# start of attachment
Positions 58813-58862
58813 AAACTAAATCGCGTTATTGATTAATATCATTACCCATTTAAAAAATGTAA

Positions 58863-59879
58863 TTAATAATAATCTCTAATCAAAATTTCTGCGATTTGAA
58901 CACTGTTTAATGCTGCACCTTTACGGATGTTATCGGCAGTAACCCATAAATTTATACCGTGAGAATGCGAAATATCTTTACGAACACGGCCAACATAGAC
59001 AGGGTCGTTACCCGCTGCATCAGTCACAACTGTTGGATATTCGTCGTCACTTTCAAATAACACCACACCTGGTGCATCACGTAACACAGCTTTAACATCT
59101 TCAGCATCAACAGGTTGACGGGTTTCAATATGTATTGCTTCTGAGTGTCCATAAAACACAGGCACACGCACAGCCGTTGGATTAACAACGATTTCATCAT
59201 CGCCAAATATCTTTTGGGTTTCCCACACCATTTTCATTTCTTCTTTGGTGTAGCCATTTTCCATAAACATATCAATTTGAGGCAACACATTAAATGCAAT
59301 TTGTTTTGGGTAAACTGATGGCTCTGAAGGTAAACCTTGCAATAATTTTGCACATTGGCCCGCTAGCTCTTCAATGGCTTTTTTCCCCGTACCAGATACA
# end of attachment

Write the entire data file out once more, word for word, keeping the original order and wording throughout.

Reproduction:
Positions 58813-58862
58813 AAACTAAATCGCGTTATTGATTAATATCATTACCCATTTAAAAAATGTAA

Positions 58863-59879
58863 TTAATAATAATCTCTAATCAAAATTTCTGCGATTTGAA
58901 CACTGTTTAATGCTGCACCTTTACGGATGTTATCGGCAGTAACCCATAAATTTATACCGTGAGAATGCGAAATATCTTTACGAACACGGCCAACATAGAC
59001 AGGGTCGTTACCCGCTGCATCAGTCACAACTGTTGGATATTCGTCGTCACTTTCAAATAACACCACACCTGGTGCATCACGTAACACAGCTTTAACATCT
59101 TCAGCATCAACAGGTTGACGGGTTTCAATATGTATTGCTTCTGAGTGTCCATAAAACACAGGCACACGCACAGCCGTTGGATTAACAACGATTTCATCAT
59201 CGCCAAATATCTTTTGGGTTTCCCACACCATTTTCATTTCTTCTTTGGTGTAGCCATTTTCCATAAACATATCAATTTGAGGCAACACATTAAATGCAAT
59301 TTGTTTTGGGTAAACTGATGGCTCTGAAGGTAAACCTTGCAATAATTTTGCACATTGGCCCGCTAGCTCTTCAATGGCTTTTTTCCCCGTACCAGATACA